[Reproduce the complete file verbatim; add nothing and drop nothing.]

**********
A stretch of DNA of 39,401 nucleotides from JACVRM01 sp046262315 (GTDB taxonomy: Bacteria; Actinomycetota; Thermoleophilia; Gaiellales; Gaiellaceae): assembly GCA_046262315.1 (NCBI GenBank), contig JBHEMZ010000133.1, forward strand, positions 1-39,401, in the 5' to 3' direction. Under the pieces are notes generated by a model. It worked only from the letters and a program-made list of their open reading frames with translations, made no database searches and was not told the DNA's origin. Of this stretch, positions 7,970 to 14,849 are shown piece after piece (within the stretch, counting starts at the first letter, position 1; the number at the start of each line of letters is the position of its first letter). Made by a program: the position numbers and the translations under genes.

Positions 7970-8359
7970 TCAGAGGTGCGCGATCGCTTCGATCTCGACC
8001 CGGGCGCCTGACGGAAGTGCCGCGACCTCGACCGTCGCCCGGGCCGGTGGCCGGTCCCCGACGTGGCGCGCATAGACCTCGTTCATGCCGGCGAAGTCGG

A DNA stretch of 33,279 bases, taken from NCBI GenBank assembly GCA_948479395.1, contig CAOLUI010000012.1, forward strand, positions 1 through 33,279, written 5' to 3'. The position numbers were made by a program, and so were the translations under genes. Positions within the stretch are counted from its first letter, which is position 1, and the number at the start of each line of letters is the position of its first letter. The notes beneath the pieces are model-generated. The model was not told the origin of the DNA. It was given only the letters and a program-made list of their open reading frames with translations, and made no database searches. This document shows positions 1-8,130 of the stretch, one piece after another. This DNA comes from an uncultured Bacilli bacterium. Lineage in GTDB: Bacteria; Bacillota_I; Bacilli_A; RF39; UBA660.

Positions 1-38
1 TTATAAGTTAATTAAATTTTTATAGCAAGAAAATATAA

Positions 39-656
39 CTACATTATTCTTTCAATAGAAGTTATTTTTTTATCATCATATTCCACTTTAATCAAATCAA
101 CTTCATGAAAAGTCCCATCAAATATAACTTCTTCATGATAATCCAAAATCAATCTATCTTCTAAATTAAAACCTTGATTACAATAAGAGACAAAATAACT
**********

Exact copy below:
A stretch of DNA of 39,401 nucleotides from JACVRM01 sp046262315 (GTDB taxonomy: Bacteria; Actinomycetota; Thermoleophilia; Gaiellales; Gaiellaceae): assembly GCA_046262315.1 (NCBI GenBank), contig JBHEMZ010000133.1, forward strand, positions 1-39,401, in the 5' to 3' direction. Under the pieces are notes generated by a model. It worked only from the letters and a program-made list of their open reading frames with translations, made no database searches and was not told the DNA's origin. Of this stretch, positions 7,970 to 14,849 are shown piece after piece (within the stretch, counting starts at the first letter, position 1; the number at the start of each line of letters is the position of its first letter). Made by a program: the position numbers and the translations under genes.

Positions 7970-8359
7970 TCAGAGGTGCGCGATCGCTTCGATCTCGACC
8001 CGGGCGCCTGACGGAAGTGCCGCGACCTCGACCGTCGCCCGGGCCGGTGGCCGGTCCCCGACGTGGCGCGCATAGACCTCGTTCATGCCGGCGAAGTCGG

A DNA stretch of 33,279 bases, taken from NCBI GenBank assembly GCA_948479395.1, contig CAOLUI010000012.1, forward strand, positions 1 through 33,279, written 5' to 3'. The position numbers were made by a program, and so were the translations under genes. Positions within the stretch are counted from its first letter, which is position 1, and the number at the start of each line of letters is the position of its first letter. The notes beneath the pieces are model-generated. The model was not told the origin of the DNA. It was given only the letters and a program-made list of their open reading frames with translations, and made no database searches. This document shows positions 1-8,130 of the stretch, one piece after another. This DNA comes from an uncultured Bacilli bacterium. Lineage in GTDB: Bacteria; Bacillota_I; Bacilli_A; RF39; UBA660.

Positions 1-38
1 TTATAAGTTAATTAAATTTTTATAGCAAGAAAATATAA

Positions 39-656
39 CTACATTATTCTTTCAATAGAAGTTATTTTTTTATCATCATATTCCACTTTAATCAAATCAA
101 CTTCATGAAAAGTCCCATCAAATATAACTTCTTCATGATAATCCAAAATCAATCTATCTTCTAAATTAAAACCTTGATTACAATAAGAGACAAAATAACT